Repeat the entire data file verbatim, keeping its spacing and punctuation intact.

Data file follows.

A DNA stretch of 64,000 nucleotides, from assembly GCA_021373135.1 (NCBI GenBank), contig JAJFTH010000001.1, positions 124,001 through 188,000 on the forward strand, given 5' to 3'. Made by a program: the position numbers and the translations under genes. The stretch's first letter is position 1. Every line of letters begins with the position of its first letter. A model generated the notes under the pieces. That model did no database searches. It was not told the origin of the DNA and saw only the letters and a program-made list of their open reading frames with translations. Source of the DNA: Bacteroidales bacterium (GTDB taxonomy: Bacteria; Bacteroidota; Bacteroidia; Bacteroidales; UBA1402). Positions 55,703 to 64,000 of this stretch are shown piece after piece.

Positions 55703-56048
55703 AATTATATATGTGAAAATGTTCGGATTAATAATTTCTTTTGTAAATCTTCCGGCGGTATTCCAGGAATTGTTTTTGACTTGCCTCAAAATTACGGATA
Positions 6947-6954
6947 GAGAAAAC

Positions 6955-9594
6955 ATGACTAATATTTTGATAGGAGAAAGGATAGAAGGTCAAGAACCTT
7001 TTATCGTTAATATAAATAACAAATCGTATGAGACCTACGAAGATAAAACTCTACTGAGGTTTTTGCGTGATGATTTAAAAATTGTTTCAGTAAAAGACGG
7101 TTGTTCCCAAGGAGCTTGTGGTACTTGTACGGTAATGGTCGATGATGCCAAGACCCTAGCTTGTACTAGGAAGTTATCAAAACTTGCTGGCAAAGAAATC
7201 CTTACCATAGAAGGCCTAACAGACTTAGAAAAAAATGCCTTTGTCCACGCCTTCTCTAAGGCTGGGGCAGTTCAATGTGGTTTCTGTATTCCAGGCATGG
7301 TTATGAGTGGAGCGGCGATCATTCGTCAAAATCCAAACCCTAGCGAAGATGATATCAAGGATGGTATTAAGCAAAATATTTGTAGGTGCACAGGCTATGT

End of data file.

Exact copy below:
A DNA stretch of 64,000 nucleotides, from assembly GCA_021373135.1 (NCBI GenBank), contig JAJFTH010000001.1, positions 124,001 through 188,000 on the forward strand, given 5' to 3'. Made by a program: the position numbers and the translations under genes. The stretch's first letter is position 1. Every line of letters begins with the position of its first letter. A model generated the notes under the pieces. That model did no database searches. It was not told the origin of the DNA and saw only the letters and a program-made list of their open reading frames with translations. Source of the DNA: Bacteroidales bacterium (GTDB taxonomy: Bacteria; Bacteroidota; Bacteroidia; Bacteroidales; UBA1402). Positions 55,703 to 64,000 of this stretch are shown piece after piece.

Positions 55703-56048
55703 AATTATATATGTGAAAATGTTCGGATTAATAATTTCTTTTGTAAATCTTCCGGCGGTATTCCAGGAATTGTTTTTGACTTGCCTCAAAATTACGGATA
Positions 6947-6954
6947 GAGAAAAC

Positions 6955-9594
6955 ATGACTAATATTTTGATAGGAGAAAGGATAGAAGGTCAAGAACCTT
7001 TTATCGTTAATATAAATAACAAATCGTATGAGACCTACGAAGATAAAACTCTACTGAGGTTTTTGCGTGATGATTTAAAAATTGTTTCAGTAAAAGACGG
7101 TTGTTCCCAAGGAGCTTGTGGTACTTGTACGGTAATGGTCGATGATGCCAAGACCCTAGCTTGTACTAGGAAGTTATCAAAACTTGCTGGCAAAGAAATC
7201 CTTACCATAGAAGGCCTAACAGACTTAGAAAAAAATGCCTTTGTCCACGCCTTCTCTAAGGCTGGGGCAGTTCAATGTGGTTTCTGTATTCCAGGCATGG
7301 TTATGAGTGGAGCGGCGATCATTCGTCAAAATCCAAACCCTAGCGAAGATGATATCAAGGATGGTATTAAGCAAAATATTTGTAGGTGCACAGGCTATGT